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2563 Ruxolitinib Stimulates Expansion of Regulatory T Cells in Murine Immune Bone Marrow Failure

Program: Oral and Poster Abstracts
Session: 508. Bone Marrow Failure: Acquired: Poster II
Hematology Disease Topics & Pathways:
Research, Fundamental Science, Bone Marrow Failure Syndromes, Diseases, immunology, Biological Processes
Sunday, December 11, 2022, 6:00 PM-8:00 PM

Nidhi Aggarwal, BS1, Ash Lee Manley2*, Jichun Chen, PhD1, Emma M. Groarke, MD1, Xingmin Feng, PhD1 and Neal S. Young, MD1

1Hematology Branch, National Heart, Lung, and Blood Institute, National Institutes of Health, Bethesda, MD
2Hematology Branch, National Heart, Lung, and Blood Institute, National Institutes of Health, Silver Spring, MD

Aplastic anemia (AA) is a bone marrow failure (BMF) disorder characterized by pancytopenia and hypocellular marrow. In cases that are not constitutional or due to environmental causes, an immune-mediated etiology is inferred from the efficacy of immunosuppressive therapies and extensive work implicating cytotoxic CD8+ T cells in bone marrow destruction. To study AA experimentally, BMF is induced in mice with major histocompatibility complex-mismatched C67BL/6 (B6) CByB6F1 lymph node (LN) cell infusion following sublethal total body irradiation (TBI). Following recent FDA approval of the JAK 1/2 inhibitor ruxolitinib (RUX) for graft-versus-host disease (GVHD), and based on its suppressive effect on T cell activation and inflammatory cytokine production, we studied RUX in our murine BMF model. Our results demonstrate that RUX attenuated BMF effectively by suppressing T cell activation and proliferation.

Regulatory T cells (Tregs) are a heterogeneous subpopulation of cells that prevent autoimmunity by suppressing autoreactive T cells. Murine Tregs are identified by cell surface expression of the T-cell co-receptor CD4 and the activation marker CD25 and intracellular expression of the transcription factor FoxP3. As a master regulator of Treg development, FoxP3 associates with other transcription factors to induce the Treg functional identity. When assessing Tregs in a laboratory setting, cell fixation and permeabilization are required for antibody binding to FoxP3 due to its intranuclear location, preventing isolation of viable Tregs. To isolate intact Tregs, CD4 and CD25 double positivity alone is conventional, but some prior studies evaluating JAK inhibition used only CD4+FoxP3+ and excluded CD25. Thus, there is lack of consensus in definition of these important immunoregulatory cells in different immune contexts.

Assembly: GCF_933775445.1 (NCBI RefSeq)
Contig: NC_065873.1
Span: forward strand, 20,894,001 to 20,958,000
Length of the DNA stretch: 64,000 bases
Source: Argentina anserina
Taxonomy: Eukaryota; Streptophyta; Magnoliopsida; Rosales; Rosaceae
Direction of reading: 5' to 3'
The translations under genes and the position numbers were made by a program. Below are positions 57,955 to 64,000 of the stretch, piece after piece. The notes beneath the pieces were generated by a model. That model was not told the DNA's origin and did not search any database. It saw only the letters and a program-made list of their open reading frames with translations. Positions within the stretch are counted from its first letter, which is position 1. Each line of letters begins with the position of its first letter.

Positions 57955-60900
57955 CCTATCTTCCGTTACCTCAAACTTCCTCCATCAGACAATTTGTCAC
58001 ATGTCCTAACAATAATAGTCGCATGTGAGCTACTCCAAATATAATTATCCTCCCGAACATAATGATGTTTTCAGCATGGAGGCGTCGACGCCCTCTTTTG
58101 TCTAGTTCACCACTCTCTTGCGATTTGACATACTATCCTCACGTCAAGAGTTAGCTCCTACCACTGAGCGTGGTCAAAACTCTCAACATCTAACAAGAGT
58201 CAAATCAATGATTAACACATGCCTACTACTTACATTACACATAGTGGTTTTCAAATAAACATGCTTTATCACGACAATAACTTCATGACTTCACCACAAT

Our studies revealed a RUX-mediated decrease in T-cell activation, evidenced by decreased CD25 surface expression in both CD8+ [30.5±2.71 (BMF n=7) vs 9.48±1.30 (RUX, n=10), p<0.0001] and CD4+ [33.76±2.40 (BMF n=7) vs 2.29±1.08 (RUX, n=10), p<0.0001] T cells. Concurrently, FoxP3 expression was increased [7.61±2.16 (BMF n=7) vs 16.12±0.94 (RUX, n=10), p<0.01] in CD4+ T cells, indicating a higher quantity of Tregs. We therefore postulated that, in RUX treatment, CD25 expression primarily reflects activation status rather than marking induction of Tregs. We sought to identify other surrogate surface markers for FoxP3, in order to enable Treg identification and isolation to evaluate immunoregulatory function.

We investigated the surface markers GITR, CD45RB, and CD127, which have been previously described in association with Tregs, to characterize Tregs in BMF control and RUX-treated BMF mice. We observed strong co-expression of GITR and FoxP3 (Figure 1A), suggesting that CD4+GITRhi expression identified the Treg phenotype. CD4+FoxP3+ cells were consistently GITRhi but had lower CD25 expression in RUX-treated BMF samples than in BMF controls, implying that changes in CD25 expression from RUX treatment may render CD25 an unreliable marker of Tregs in this context. Tregs identified by both CD4+FoxP3+ and CD4+GITRhi showed co-expression of CD45RB and CD127. The proportions of cell populations that were CD45RB and CD127 double-negative and double-positive unexpectedly differed, according to whether BMF mice were untreated or RUX-treated, suggesting possible phenotypic changes in Tregs induced by RUX.

To assess the function of Tregs in the spleen of RUX-treated BMF samples, we used flow cytometry to sort Tregs based on expression of CD4+GITRhi, and we co-cultured them with activated CFSE-labeled T cells in vitro at a 1:1 ratio for 5 days. A CFSE assay demonstrated slower CFSE dilution among T cells co-cultured with Tregs compared to those without Tregs (Figure 1B). These isolated Tregs inhibited both CD4+ and CD8+ T cell proliferation, but CD8+ T cells to a greater extent, and similarly to Tregs isolated from healthy mice.

Murine Tregs can be reliably identified using CD4+GITRhi in immune contexts involving altered T-cell activation. We demonstrate phenotypic changes in the proportions of Tregs expressing surface marker combinations after RUX treatment.

Disclosures: No relevant conflicts of interest to declare.

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